JUDY and Carl Kuhn have been RSPCA animal foster parents for more than 10 years.
In that time the couple have fostered hundreds of dogs, from newborns upwards, until their "forever home" was found.
But there was one dog they simply couldn't give up.
Yogi, a kelpie-cross, came to the couple to foster not once but twice, when his first re-homing didn't work out.
The second time, he stayed, and now plays dad to the younger foster dogs.
The couple's involvement in fostering began dramatically, with a litter of puppies dumped at a tip outside Toowoomba on burning day.
Judy was helping out at the RSPCA shelter, and she and Carl took three home to care for.
When the pups found homes, the couple put up their hands for the next dogs that needed their care.
"It's very rewarding," Judy said. "Every dog's different and every one is lovely.
"I love it when I take a dog back and I know it's going to a good home."
Seeing a neglected dog transform to a healthy, happy animal with a shiny coat, she said was "reward in itself; you feel you've really achieved something".
While she admits it is hard at times to say goodbye, Judy said "they're not our dogs and you just have to think you're helping them, especially the puppies, to get a good start".
Judy said she particularly felt for the dogs she nursed back from sickness and neglect.
"If you can't care for the animal - if you don't have the money or your situation's changed, it takes nothing to take it to the shelter, there's no disgrace in that, but it makes me angry when a dog is just left to suffer from neglect," Judy said.
She urged other retirees to give fostering a try, and see how much joy it brought, something RSCPA foster care co-ordinator Megan McKinnon was keen to encourage.
"We have 123 animals at the moment, and 60 of them are in foster care," Megan said.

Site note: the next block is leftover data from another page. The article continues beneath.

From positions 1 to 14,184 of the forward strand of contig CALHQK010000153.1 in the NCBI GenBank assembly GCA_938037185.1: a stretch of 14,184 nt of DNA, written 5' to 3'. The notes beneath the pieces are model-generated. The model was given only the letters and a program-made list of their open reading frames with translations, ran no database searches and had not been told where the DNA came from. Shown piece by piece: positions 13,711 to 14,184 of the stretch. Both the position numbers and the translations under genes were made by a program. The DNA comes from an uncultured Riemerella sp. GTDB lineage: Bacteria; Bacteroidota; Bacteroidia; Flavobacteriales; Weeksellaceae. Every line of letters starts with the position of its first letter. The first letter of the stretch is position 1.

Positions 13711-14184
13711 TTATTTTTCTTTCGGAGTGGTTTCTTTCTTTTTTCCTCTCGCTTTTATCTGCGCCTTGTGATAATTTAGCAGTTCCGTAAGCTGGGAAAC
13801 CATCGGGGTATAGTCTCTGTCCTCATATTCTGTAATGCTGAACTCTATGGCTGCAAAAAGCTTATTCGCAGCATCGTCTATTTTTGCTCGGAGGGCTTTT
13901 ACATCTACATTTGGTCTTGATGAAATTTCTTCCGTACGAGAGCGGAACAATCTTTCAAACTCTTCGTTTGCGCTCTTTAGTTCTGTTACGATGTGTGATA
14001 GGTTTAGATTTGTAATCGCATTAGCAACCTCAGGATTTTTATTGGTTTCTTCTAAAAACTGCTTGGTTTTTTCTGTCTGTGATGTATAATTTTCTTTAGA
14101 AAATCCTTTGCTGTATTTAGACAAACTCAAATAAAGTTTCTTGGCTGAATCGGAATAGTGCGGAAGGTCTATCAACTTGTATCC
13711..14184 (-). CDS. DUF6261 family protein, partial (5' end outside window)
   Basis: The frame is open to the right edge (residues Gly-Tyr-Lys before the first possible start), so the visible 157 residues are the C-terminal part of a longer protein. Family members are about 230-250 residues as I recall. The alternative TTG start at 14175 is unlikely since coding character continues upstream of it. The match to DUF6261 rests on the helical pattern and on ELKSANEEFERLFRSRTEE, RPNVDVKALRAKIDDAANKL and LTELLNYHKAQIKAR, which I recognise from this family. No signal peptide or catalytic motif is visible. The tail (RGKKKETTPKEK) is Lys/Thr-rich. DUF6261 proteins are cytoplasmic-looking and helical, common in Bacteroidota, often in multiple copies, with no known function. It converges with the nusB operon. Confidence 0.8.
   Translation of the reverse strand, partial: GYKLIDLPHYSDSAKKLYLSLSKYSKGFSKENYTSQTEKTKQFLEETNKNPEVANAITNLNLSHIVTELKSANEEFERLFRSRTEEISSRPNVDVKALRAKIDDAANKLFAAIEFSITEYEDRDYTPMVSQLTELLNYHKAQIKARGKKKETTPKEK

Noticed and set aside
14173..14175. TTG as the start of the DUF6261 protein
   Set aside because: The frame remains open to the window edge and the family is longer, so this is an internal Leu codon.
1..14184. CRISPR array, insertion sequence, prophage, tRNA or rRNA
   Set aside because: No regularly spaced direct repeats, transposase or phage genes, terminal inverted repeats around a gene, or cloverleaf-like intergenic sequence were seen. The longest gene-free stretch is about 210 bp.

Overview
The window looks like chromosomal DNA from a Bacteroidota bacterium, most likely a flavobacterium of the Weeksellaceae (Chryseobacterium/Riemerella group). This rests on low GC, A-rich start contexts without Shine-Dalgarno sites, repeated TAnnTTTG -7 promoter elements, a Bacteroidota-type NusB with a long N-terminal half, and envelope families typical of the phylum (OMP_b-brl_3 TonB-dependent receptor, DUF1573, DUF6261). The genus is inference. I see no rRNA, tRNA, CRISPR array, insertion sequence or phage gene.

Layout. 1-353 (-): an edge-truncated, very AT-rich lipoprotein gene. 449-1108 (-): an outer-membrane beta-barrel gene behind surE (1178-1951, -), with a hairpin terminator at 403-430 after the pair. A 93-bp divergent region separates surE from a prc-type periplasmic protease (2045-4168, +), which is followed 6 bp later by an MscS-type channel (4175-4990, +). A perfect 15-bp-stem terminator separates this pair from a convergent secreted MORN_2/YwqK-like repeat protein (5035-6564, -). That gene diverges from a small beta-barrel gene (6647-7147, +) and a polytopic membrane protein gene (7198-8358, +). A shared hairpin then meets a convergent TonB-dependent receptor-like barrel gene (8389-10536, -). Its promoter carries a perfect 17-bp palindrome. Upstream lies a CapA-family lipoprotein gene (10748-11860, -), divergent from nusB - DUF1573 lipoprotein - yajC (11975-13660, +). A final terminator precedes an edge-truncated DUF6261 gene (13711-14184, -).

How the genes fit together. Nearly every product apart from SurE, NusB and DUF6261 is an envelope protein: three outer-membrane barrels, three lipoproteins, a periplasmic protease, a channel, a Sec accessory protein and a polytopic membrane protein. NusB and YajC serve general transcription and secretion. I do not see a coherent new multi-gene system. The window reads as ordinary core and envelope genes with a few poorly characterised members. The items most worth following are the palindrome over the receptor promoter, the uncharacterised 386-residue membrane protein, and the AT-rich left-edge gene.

She said Toowoomba RSPCA was one of the busiest regional centres in Queensland.
Dogs, cats, rats, mice and guinea pigs can all be fostered, with periods usually ranging from a week to a few months, depending on the animal's needs.
All the animals are vet and behaviour checked before being fostered and each is carefully suited to the right foster parent to ensure the placement is successful for both.
Some animals are fostered because they aren't coping in the high-arousal shelter environment, others need care for illness or injury, some are pregnant, while others are orphans or have behavioural issues.
"If an animal is going to be fostered on a behavioural issue, we make sure it is something that particular foster carer can handle," Megan said.
"A lot of the time an animal is surrendered because it is out of the cute puppy stage - about five months or older - and if the owners haven't put in any training, they can be hard to manage in a shelter.
"With consistent work in a foster placement, where someone works with them every day, it can make a real difference, and then they are ready for a new home."
Megan said the centre had a number of retiree foster parents who had "a lot of time to dedicate to the foster animals and tend to really enjoy it".
"You're not committing to adopting, but the animals are good company and there's a lot of satisfaction from knowing that animals will be rehomed to their forever home and you've helped them get there," Megan said.
However, she did warn that, as in Judy and Carl's case, "sometimes an animal comes into your life and you just want to keep it".
Potential animal foster parents can express interest at firstname.lastname@example.org or call 46341304, with a training session and property check all that is necessary.
The RSPCA provides food, medical and vet treatments, bedding, a litter tray and whatever else may be required, and is always just a phone call away.
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